Even with all the possibilities the adventure creator allows, sometimes our ideas can be too big to fit in a single adventure. While trying to come up with a way to represent information more compactly in adventures, I accidentally stumbled upon a method for creating comic book-style cut scenes.
This technique relies on clever prop building and camera trickery. This is an advanced tutorial – I wouldn’t recommend trying to add the cut scenes unless you have a fairly firm grasp of the adventure creator and some of its more basic techniques.
Planning the Cut Scene
Before you begin work on your cut scene, you’ll need to have the frames planned out in advance. I would recommend sketching them out beforehand. Also, creating the cut scenes for an adventure should not be done until you are nearly finished with it- you’ll need to make sure you have the story and props for your adventure in place before you reach this step.
The Camera Prop
After you’ve decided what you want to happen in the scene, you’ll need to create the camera prop that triggers the cut scene. Your objective in the adventure will be to examine the prop. The camera prop is built in a way that takes advantage of the way the examine goal camera works. The game camera will always zoom in from the front of the prop, giving you a predictable path to build on. These props are built backwards in the building creator, so when you examine the prop, the camera is zooming in from the opposite direction. The camera prop can be any item you want, a computer screen, a record player, a dinner plate, or anything else you can think up. For my adventure, my character is about to leave on a trip, so the camera prop is a suitcase. My prop looks like this:
The long black cylinder is the front of the camera prop. The cylinder is there to control how far the camera zooms out. The duffel bag is there so the prop has more than one use to save adventure item slots, and it will be hidden from view. Here’s what the prop looks like in the adventure:
Adjusting the Camera
Once you have your camera prop built, you can start building your cut scene. Make sure that the object to be examined is in front of something the player cannot see beyond, like a wall or a rock formation. Place a creature or another prop in front of the camera to adjust where the “examine” camera will zoom to. The distance the camera zooms out is affected by the size of the prop, so if the camera is constantly too close, you may need to increase the size of your prop. In the picture below you can see where the camera zooms to after “examining” the camera prop.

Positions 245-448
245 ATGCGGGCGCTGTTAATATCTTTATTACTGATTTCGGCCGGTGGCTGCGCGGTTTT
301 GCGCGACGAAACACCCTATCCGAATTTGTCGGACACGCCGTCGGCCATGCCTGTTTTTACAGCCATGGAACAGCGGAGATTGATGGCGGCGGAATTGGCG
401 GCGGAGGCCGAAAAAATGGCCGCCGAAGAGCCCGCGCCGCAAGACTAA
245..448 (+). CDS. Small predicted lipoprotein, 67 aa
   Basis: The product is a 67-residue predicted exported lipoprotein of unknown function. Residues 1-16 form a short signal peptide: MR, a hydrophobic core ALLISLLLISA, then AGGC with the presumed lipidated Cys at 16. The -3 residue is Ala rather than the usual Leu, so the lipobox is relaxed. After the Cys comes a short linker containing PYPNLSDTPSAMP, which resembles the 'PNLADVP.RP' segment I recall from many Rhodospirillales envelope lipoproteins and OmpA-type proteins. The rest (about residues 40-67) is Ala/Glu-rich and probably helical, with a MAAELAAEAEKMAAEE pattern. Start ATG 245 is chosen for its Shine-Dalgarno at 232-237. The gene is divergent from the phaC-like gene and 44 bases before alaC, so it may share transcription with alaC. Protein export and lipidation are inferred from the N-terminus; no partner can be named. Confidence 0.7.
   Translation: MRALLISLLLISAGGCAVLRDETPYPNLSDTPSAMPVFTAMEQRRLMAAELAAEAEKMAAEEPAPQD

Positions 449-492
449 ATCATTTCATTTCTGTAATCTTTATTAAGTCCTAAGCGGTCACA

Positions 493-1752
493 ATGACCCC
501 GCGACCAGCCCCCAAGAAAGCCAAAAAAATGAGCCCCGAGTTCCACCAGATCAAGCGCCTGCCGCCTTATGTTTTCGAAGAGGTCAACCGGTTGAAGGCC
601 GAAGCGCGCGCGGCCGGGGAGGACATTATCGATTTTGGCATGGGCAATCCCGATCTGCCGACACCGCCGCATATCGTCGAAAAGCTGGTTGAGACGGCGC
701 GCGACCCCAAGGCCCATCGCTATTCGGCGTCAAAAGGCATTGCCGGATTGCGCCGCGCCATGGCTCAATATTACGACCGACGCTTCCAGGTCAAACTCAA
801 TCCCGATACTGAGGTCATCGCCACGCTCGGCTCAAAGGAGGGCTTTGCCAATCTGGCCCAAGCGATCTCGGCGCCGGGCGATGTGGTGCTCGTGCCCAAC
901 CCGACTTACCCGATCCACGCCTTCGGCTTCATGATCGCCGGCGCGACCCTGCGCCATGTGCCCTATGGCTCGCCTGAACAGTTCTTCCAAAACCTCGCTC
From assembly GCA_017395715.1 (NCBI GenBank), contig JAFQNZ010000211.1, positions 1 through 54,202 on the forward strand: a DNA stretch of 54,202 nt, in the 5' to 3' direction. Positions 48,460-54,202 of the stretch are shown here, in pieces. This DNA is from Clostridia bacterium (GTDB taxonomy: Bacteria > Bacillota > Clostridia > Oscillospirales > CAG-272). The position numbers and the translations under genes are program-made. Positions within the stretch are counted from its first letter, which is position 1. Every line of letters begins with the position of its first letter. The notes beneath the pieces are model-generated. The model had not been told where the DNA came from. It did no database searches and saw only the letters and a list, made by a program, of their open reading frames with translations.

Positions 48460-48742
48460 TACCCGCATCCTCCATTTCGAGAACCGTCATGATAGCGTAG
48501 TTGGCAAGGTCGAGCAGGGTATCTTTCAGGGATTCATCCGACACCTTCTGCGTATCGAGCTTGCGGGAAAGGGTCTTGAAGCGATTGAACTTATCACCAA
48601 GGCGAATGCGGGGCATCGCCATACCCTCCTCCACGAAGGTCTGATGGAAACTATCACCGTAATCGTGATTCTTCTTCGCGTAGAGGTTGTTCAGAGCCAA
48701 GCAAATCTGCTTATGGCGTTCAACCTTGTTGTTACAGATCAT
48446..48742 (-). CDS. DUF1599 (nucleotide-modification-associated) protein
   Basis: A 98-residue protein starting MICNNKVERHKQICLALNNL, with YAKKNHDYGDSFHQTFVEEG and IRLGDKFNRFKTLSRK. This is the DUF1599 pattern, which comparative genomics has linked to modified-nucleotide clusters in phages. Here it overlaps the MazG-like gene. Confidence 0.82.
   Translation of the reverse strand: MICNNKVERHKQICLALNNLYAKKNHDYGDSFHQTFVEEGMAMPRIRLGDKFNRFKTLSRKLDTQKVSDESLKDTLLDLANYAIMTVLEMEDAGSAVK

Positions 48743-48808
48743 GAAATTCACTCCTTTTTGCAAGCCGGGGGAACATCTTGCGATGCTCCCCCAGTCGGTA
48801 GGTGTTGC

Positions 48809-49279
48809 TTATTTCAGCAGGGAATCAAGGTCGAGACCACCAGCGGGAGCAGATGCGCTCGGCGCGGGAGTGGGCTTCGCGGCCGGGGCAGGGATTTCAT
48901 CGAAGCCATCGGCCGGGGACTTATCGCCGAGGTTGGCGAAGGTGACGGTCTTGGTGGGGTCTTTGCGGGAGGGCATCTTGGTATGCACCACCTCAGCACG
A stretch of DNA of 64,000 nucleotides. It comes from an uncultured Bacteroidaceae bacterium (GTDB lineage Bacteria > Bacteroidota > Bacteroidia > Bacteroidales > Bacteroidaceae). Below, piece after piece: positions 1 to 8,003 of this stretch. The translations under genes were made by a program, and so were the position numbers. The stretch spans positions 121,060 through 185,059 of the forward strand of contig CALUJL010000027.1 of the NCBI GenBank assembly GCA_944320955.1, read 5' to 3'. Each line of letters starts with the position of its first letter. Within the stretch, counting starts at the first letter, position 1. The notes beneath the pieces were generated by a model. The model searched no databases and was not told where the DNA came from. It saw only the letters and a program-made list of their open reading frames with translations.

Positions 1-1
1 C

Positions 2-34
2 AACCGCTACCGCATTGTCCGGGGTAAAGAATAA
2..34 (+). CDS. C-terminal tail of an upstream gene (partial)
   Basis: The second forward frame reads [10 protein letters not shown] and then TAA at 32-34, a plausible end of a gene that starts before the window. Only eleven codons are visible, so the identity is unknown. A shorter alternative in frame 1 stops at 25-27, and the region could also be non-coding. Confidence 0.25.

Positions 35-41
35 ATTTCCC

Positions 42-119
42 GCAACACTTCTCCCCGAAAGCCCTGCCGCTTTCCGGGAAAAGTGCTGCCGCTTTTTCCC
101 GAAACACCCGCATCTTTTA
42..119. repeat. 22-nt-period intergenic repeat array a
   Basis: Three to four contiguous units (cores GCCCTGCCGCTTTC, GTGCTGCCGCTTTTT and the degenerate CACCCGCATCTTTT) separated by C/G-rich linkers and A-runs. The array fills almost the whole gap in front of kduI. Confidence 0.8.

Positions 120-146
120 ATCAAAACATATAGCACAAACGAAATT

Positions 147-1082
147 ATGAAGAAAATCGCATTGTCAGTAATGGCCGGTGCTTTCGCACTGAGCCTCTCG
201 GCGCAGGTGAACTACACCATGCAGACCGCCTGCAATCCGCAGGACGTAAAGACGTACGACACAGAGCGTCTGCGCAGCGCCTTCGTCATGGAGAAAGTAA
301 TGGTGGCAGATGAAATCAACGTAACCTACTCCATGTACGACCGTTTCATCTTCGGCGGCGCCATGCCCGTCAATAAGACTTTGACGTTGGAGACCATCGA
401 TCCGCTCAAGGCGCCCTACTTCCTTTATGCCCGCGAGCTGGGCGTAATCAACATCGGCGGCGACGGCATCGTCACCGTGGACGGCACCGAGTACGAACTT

Make sure the camera prop is in a place you like, because you will not be able to move it after you start building the scene.
Creating the Frames
Now comes the hard part: creating the frames. For this adventure, I used a prop that was just a couple of black cylinders to create the borders for the frames, which is the best method I’ve found so far. Don’t worry about how the scene looks when it’s zooming in, only worry about how the scene looks when the camera stops zooming for now.
This is what the finished cut scene looks like in the editor. Pretty messy, huh? Something you might notice is the blocks or “backgrounds” are all at different distances and positions. This is a key factor in selling the illusion of a comic book style cut scene. You will need to have objects “cut off” at the frame lines to give the appearance of them being separate scenes. The cut scene will not look very convincing if every object is in full view in every frame.
Using Non-Gameplay Objects
A very important thing to note is some items like buildings and fixed objects will sometimes disappear in the cut scenes – the only items that will never disappear are gameplay objects, like disguised blue gates and keys. Buildings and fixed objects disappear depending on if they are directly in the path of the camera. If they are too close to the center, they will disappear. For this reason, the prop you use to create the frame borders must be a disguised gate. I used a few buildings in my cut scene, but I was only able to do so because none of them were directly in front of the camera.
- Try to find ways to reuse the props in the cut scenes if you can – the cut scenes take up a lot of complexity, and so far, I haven’t been able to fit more than 3 or 4 into an adventure.
- When the scene is finished I use a black box to block the camera off from seeing the scene until it’s all the way zoomed in – it would be sort of anti-climactic if the player saw the guts of your cut scene while the camera moved into place.
- The trick to getting your cut scene to look good is editing, editing, and more editing. You’ll adjust things a tiny bit, check things in-game, then adjust things some more. It’s going to take forever, but it will be worth it.
You should have everything you need to know to create cut scenes of your own now! I hope you find this technique to be as useful as I have. If you have any further questions about the method, please feel free to ask.
You can message me on Discord at Derezzed#3177 with questions, or you can email me at firstname.lastname@example.org.